We Don't Need More Security - We Need Security

After watching the hour-long CBC Fifth Estate special on the state of airport security I'm not sure where to begin. In this post-9/11 world one would think airport security has drastically improved. Hold onto your hats.

Despite the creation of a new federal agency called CATSA or the Canadian Air Transport Security Authority with its estimated $1.9 billion operational price tag, despite the purchase of some very high tech and very pricey machines - some costing a million bucks per - despite the implementation of supposedly new and rigorous standards, airport security in Canada is a joke according to numerous persons interviewed. Bill Butler, a passenger screener who has now been suspended from his duties for speaking to the Fifth Estate's Hana Gartner, claims security is actually worse now then it was before. He claims that his superiors drilled the notion of customer service into his head and the heads of his co-workers. He charged that for the most part, they were only allowed to spend 2-3 minutes per passenger during peak periods. It was vital, he said he was told, to keep the line flowing smoothly during busy times.

Another worker, whose identity was electronically camouflaged, stated workers with access to sensitive areas are supposed to be subjected to random screenings. He claimed he hasn't been screened in over a year. He wasn't alone - others had similar claims. Since he works as a baggage handler, he said that it was entirely possible for him to smuggle anything he wanted on board thanks in large part to the lack of security.

Not wanting to go on the words of the employees they spoke to, the Fifth Estate enlisted the aid of Steve Elson, a former US Navy Seal and FAA security inspector. Along with a hidden camera, Elson breached security at an alarming rate all over the country. Evidently, the high tech x-ray machines cannot see through the lead lining of film bags - anything hidden inside these bags appear as a black blob on the screen. Elson hid various objects - all legal by themselves but which could be used in the construction of an explosive device - in the film bag. Of 13 checkpoints he passed through, only 3 screeners bothered to ask him if they could look inside the bag. He also wandered aimlessly around various airports intentionally trying to draw attention to himself by taking photographs of what should appear to be strange items to bystanders such as doorways etc. No one found him to be acting suspiciously. He then ventured into restricted areas and watched as employees punched in the numbers to the electronic combination locks on supposedly secure doors. He made note of the combos then gained access to all sorts of restricted areas! If that's not cause enough for concern the fact that he wasn't even observed doing so should be.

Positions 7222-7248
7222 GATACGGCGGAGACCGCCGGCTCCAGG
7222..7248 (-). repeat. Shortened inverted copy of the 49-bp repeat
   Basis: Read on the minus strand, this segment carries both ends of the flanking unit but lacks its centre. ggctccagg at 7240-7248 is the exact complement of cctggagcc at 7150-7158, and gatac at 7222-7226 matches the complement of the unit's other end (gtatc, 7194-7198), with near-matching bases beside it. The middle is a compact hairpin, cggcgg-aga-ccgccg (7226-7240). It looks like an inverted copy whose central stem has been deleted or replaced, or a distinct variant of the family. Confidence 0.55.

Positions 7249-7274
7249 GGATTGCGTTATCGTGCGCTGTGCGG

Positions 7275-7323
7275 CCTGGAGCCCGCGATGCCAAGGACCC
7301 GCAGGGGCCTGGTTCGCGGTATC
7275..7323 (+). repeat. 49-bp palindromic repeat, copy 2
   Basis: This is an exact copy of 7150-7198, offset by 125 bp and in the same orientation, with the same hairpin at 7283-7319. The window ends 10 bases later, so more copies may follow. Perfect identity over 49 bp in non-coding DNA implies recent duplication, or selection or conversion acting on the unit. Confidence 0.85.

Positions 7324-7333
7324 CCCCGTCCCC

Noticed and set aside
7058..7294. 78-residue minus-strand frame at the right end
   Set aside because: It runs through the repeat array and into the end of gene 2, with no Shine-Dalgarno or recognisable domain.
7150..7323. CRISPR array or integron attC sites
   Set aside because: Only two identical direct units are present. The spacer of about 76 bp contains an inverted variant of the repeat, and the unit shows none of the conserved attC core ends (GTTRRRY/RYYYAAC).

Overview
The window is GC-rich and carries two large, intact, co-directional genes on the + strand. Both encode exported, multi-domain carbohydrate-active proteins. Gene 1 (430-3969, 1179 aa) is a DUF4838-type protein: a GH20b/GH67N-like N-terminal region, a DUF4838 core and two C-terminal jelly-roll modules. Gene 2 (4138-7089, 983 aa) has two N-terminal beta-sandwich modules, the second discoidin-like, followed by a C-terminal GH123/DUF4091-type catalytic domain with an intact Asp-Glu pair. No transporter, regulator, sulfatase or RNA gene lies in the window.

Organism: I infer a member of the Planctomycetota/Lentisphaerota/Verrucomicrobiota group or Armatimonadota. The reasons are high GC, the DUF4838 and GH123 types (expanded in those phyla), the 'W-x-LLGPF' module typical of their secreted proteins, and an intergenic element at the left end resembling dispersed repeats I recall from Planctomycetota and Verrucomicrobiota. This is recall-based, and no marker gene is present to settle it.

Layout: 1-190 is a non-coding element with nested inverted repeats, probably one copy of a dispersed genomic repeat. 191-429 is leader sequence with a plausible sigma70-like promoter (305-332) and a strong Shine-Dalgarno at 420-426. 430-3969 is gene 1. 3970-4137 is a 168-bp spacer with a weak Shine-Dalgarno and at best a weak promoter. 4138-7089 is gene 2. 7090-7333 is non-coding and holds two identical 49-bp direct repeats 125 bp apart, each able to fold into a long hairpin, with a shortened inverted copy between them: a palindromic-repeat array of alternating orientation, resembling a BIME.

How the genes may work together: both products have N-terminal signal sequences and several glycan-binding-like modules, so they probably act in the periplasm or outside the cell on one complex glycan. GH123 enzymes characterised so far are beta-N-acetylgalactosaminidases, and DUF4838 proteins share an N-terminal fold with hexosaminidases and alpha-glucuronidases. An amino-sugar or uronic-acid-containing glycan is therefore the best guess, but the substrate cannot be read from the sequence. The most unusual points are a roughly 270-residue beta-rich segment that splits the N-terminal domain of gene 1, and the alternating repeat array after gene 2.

When Hana Gartner presented this info to Mark Duncan, Executive Vice President and Chief Operating Officer of CATSA, he didn't seem the least bit concerned. He said he wouldn't be concerned since Elson was already cleared by the passenger screeners. Huh? When Gartner pressed him on the fact Elson obtained security codes then used them to gain access to restricted areas he again seemed unfazed. Again he repeated since Elson was given a clear bill of health why worry? What the hell kind of logic is that? On the topic of random screenings, Duncan was not concerned that the baggage handler hadn't been screened in over a year. He stuck to his guns that it is a system of random checks. When asked if perhaps a different system should be used he disagreed saying it works just fine.

They then spoke to a cleaner who also had her identity electronically hidden. She said that it was part of her job description to conduct a final security sweep of the airplane. When Gartner asked her that as part of her job of cleaning the washrooms she must search for bombs she replied "yes". She stated that she is a cleaner and knows nothing about these things nor has she ever received any training in this regard.

In another segment, they demonstrated how little an amount of explosive powder would be required to seriously damage an automobile by blowing it up. Elson then took a liberal amount of this powder and smeared it all over the arm of his jacket as well as his travel bag. No one bothered to take a closer look at this powder, no one bothered to utilize these high tech and pricey machines, no one batted an eye. Elson could very well have had a bomb in his baggage. The following is an excerpt of the interview with him,

Steve Elson: No we don't need more security. We need security. We need a rational group of people to sit down, clearly assess the situation, not just throw money at the wall, not run in circles, scream and shout, look at what the situation is and start figuring what can we do quickly, simply, cheaply and easily getting basic things done and prioritizing those. Start fixing the basic things so that we can actually force and channelize terrorists to do the more complicated things.
That pretty much sums up the entire situation. No we don't need more security. We need security.

If you didn't get a chance to watch the program (Canadian readers) check out the CBC website for details.

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